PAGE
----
Sherman, TX -- What if you went to the health department for services, but couldn't understand the information? Or to the DMV to get your license, but couldn't read the application? That could become the case for several legal, spanish-speaking Oklahoma residents, and is the case for thousands in other states.
Recently proposed legislation would allow state services to be offered in English. This month, several Oklahoma senators sent the legislation to a conference committee, effectively blocking it for this session.
But that doesn't mean the fight is over to make English the official language of Oklahoma.
One local woman is trying to keep the Hispanic community informed about these proposed laws, and other events in Texoma. She's doing it through a regional spanish language newspaper and the benefits could extend to English speakers alike.
Immigration law, English Only legislation, they're touchy subjects.
"We get calls to the paper saying, 'if they're here, they need to speak English', and I understand and I agree, they need to speak English. But we need to keep their native language."
Luz Roth is helping Spanish-speakers to do both. She's the creator and editor of 'El Tiempo' and makes it her job to inform spanish-speakers about where and how they can learn English, among other things.
"I want it to be an educational newspaper. This is what I can use in case I have to do my income tax. This is what is happening with immigration law right now, if I have an emergency this is where I'm supposed to call," said Roth.
Roth writes and translates articles about business, politics, local and global news, then designs the front page. Then, it's off to the press room at the Herald Democrat.
Through this door is a whole world of information available to Spanish speaking Texomans that many say, was never available to them before.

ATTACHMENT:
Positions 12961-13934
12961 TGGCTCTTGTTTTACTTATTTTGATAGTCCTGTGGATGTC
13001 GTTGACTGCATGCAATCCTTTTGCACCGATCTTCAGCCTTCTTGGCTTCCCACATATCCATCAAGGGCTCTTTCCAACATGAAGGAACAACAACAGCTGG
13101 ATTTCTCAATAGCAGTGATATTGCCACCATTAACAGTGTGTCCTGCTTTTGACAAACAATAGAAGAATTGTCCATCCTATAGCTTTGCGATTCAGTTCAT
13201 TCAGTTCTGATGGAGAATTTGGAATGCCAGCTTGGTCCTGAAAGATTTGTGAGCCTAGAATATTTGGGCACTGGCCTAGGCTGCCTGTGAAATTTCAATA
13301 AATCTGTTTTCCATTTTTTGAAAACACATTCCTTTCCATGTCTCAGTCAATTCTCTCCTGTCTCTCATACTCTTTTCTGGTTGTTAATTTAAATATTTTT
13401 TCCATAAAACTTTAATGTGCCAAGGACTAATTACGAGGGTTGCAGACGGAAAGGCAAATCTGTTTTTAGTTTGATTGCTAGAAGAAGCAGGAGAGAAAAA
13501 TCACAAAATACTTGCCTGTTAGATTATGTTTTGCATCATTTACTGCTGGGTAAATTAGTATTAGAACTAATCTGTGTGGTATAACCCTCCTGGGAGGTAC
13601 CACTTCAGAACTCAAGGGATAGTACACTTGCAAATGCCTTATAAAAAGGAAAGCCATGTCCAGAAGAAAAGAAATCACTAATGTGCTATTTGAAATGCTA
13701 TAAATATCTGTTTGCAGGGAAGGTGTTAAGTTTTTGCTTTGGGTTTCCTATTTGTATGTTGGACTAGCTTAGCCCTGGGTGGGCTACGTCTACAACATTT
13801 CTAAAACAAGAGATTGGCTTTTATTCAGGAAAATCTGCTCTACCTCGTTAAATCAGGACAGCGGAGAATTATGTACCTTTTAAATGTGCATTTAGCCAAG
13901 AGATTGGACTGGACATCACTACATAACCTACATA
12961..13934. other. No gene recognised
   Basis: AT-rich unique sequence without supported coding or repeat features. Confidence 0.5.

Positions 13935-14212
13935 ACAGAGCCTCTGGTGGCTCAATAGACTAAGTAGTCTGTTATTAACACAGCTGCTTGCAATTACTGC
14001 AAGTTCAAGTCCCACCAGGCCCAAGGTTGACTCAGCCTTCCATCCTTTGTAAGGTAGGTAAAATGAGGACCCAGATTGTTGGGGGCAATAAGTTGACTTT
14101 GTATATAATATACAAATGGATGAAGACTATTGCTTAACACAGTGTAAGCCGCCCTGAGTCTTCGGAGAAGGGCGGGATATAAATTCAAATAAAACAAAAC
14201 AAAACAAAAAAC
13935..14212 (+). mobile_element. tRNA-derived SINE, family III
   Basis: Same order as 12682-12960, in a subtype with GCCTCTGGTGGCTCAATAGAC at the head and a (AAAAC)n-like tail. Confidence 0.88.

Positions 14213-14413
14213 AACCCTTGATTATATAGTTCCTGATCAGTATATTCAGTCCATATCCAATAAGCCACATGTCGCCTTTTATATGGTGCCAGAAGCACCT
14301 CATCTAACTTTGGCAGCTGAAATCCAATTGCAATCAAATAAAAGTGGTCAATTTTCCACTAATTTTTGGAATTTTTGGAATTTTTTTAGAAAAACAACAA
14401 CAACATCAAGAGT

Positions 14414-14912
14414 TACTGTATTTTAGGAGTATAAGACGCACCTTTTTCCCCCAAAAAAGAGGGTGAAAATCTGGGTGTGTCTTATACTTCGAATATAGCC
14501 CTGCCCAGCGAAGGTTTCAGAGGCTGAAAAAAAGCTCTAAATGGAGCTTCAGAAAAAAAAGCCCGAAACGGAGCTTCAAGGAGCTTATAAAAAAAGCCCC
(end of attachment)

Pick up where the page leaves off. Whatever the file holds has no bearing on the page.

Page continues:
"We can read in Spanish, not English and understand almost everything, so we can do better things for the community," said Maria Hinojosa, a Spanish speaker who reads 'El Tiempo'.
"I had people calling me before this paper asking me what the English newspaper said. It was sad for me," said Melida Ailshire.
Ailshire has made it her business to help Spanish speakers adapt to Texoma.
She's a freelance interpreter for local hospitals, businesses and the courts. She says this paper provides not only vital information about community services and resources, it motivates readers to learn.
"If you live in a country, you must be aware of what's going on. Especially in politics right now," Ailshire said.
But 'El Tiempo' has an even farther reaching effect, one that impacts Spanish and English speakers alike.
"If Hispanics don't speak English, they don't go into the drug store, they're not going to go into the insurance company," said Roth.
"Many advertisers and individuals are reaching out to the Spanish community, publicizing business here, in spanish, benefiting everyone," Ailshire said.
By providing information in Spanish, Roth hopes to get Hispanics to shop in Texoma, so their money stays in the local economy.
But Roth's main goal is to integrate Spanish speakers into all aspects of life in Texoma, while maintaining their own culture.
"This is happening here in Texas, everywhere in the U.S., so let's take advantage of what we have instead of criticize this, let's solve the problem, give more resources, help them learn English, but teach them also Spanish," Roth said.
'El Tiempo' is available at the following North Texas Businesses:
Piggly Wiggly (Hwy 56 & 11)
Sunshine Food (Hwy 56 & 11)
Stop & Go (Walnut & King)
Panaderia (Willow & Lamar)
Wilson N Jones
One Stop (1015 W. Houston)
Sunset Food (Sunset St.)
Piggly Wiggly (Sunset)
Joe's Mini Mart (Crawford St.)
Super Suds (Mirick)
Herald Democrat Denison
KWIK Stop (Austin St.)
Kroger (Armstrong & Crawford)
Exxon (Hwy 289)
Van Alstyne Post Office
Anna Post Office